The technical term for post-exercise soreness is delayed-onset muscle soreness (DOMS).
DOMS usually peaks 48 to 72 hours after a workout, as your body really goes to work on the process to repair muscle fibers that were torn during exercise. There are varying degrees of pain depending on how much damage has been done (and other factors like genetics and how hydrated you are), but regularly experiencing an extreme level of soreness isn't something you should make a habit of.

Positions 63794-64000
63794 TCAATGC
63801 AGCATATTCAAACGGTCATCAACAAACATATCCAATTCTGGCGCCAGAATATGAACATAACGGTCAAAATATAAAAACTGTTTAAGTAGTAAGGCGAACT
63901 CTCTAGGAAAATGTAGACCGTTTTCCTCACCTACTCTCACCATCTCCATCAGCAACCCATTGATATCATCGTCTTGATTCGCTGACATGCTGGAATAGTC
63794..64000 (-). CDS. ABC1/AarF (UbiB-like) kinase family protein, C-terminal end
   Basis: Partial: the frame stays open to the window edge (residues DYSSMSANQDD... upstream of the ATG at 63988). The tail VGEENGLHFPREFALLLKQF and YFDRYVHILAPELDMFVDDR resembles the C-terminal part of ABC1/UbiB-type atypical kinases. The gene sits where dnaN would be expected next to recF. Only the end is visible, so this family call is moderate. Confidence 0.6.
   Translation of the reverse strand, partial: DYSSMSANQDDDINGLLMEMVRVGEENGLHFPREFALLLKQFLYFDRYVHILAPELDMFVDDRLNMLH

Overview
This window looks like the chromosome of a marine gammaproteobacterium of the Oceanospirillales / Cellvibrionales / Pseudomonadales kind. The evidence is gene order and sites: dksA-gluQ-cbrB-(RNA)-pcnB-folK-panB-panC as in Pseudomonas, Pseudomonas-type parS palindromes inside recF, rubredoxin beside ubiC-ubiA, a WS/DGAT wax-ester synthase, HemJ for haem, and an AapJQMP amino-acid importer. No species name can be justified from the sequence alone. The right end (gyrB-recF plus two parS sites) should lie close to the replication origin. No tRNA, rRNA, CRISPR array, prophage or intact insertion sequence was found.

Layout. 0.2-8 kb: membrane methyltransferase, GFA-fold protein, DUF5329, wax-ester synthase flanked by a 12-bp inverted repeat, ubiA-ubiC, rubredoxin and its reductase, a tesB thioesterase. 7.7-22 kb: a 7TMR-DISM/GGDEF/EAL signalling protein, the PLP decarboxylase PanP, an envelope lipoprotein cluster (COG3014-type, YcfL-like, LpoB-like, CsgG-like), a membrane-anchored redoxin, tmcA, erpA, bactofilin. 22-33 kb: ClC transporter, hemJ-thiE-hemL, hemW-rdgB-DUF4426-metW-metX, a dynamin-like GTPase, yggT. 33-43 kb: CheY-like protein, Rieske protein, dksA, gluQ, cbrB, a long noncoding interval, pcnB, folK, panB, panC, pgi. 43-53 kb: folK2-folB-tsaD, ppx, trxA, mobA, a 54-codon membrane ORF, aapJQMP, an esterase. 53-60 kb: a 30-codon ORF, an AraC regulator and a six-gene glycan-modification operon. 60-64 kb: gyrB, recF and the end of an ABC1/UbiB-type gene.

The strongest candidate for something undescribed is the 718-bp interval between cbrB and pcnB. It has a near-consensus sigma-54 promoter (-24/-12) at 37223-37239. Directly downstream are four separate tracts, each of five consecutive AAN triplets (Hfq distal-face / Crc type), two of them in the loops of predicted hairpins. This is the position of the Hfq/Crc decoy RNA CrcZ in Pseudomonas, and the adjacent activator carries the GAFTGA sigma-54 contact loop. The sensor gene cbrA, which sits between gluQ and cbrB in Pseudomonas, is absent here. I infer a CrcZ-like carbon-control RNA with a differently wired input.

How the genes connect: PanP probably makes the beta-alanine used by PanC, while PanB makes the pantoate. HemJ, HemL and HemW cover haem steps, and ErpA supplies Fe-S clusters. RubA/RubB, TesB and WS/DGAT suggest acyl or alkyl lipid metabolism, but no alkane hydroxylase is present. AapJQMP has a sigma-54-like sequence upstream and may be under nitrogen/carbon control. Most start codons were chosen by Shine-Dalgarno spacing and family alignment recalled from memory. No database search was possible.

Extreme soreness occurs AFTER you've done something your muscles aren't used to.
Fitness experts recommend changing up your exercise routines. So if you are used to something for a few weeks and change up to a different routine, working different muscle groups, expect some fatigue and soreness. When you’re body suddenly using muscles in new ways or engaging smaller muscles that your typical workouts rarely touch, you stress the muscles way more than they’re accustomed to or prepared for. Basically, extreme soreness can happen anytime you do something your muscles aren't familiar with—even if that's just going extra hard in a competitive bootcamp class.
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